I wrote a piece for today's Sunday LA Times about violinist Itzhak Perlman. It's an honest appreciation, but it also talks about trends in violin-playing, and notes how not only is the Household-name Violinist Ideal sadly no longer a reality in 2015, but that we should appreciate Perlman specifically for all that he has done and continues to do as a musician, violin ambassador, teacher, and inspiration. There is some criticism of a new collection of previously released CDs -- but the critique is light and mostly aimed at a dollar-conscious record label -- not so much Perlman, whose playing on those discs is strong and of a piece with violin performance style in America at the time. (For a recommendation from my piece, try this recording of Perlman playing a movement from Leonard Bernstein's Serenade after Plato's Symposium.)
Now, I've had some conversations with my colleagues about the piece, and it has led us to discuss what needs to be said in appreciation essays about figures like Perlman. My feeling is that to characterize Perlman's playing as "schmaltzy" in the way that it reads in the subheadline in the print version is somewhat mean-spirited and unnecessary. I write in the article that some "on-trend" listeners may feel that it's schmaltzy (even Perlman would admit that he doesn't approach music coldly), but I don't use the word in an aggressive way, and I didn't write the subheadline, or the headline, for that matter.
It's always hip to be vicious and unyielding, and it gets eyeballs -- but I went through that phase as a very young critic already, and I didn't like what it brought out in me, what my work may have done to others, or the kinds of people it introduced me to on a regular basis (especially here in Los Angeles, where one late critic spent time trying to take down his colleagues). I write honestly, and I always choose the truth. Good critical thinking will always win, and that's important to me. I write about trends and performance styles specifically for this reason. Context.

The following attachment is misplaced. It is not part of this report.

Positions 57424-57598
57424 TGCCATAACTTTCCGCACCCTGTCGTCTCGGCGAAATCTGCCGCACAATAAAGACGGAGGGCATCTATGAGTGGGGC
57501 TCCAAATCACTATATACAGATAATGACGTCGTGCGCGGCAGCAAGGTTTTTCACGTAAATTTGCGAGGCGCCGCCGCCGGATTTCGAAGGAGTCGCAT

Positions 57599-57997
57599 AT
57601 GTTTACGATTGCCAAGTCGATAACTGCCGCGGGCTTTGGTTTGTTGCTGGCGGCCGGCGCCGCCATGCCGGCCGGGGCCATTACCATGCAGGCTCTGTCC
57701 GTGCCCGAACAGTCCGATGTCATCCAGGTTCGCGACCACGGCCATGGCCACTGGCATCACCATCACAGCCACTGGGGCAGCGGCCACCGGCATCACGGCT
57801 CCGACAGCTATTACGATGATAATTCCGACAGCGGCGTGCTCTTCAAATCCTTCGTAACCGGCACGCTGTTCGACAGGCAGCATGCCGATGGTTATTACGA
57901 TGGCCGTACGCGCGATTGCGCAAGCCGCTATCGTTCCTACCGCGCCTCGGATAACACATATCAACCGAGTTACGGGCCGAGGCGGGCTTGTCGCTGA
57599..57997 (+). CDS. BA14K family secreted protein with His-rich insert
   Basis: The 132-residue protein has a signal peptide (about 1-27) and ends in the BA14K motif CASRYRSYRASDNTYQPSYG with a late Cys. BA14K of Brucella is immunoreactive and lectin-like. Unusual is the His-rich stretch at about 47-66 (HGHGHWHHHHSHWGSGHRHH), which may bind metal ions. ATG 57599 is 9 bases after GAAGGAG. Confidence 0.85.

Sadly the subheadline in the print version of this essay--and I recognize that some people only saw the print version, that's why I'm writing this post--was written by someone else and communicates an unkind spirit, especially in the way it uses the word "schmaltzy." I'm the child of Jewish musicians, and I like me some occasional schmaltz (both culinary and sonic) even if I also like a more contemporary style of playing as well as various genres, including the most un-schmaltzy matter. I also wrote in the piece that I am a fan of Jascha Heifetz's recordings, which have their own Semitic quality.
What's more, as I say in the essay, Perlman has contributed fine interpretations and recordings to our music world. Tastes change as generations turn over. But I still feel a great warmth when I listen to Itzhak Perlman's playing, and I'm very thankful for him. He will always be someone to admire. And by the way, he's still a brilliant technician.
I hope that he knows that, and more important, that the readers of my piece know that. Remember: writers for big newspapers rarely if ever write the headlines for their pieces, or the sub-headlines (or get to see either of them before the piece is printed).
Itzhak Perlman means a lot to me: That's why I went out on a limb and wrote this piece. That's The message from the writer. Hope it comes across in the text. And if I sound a little schmaltzy, that's Ok with me.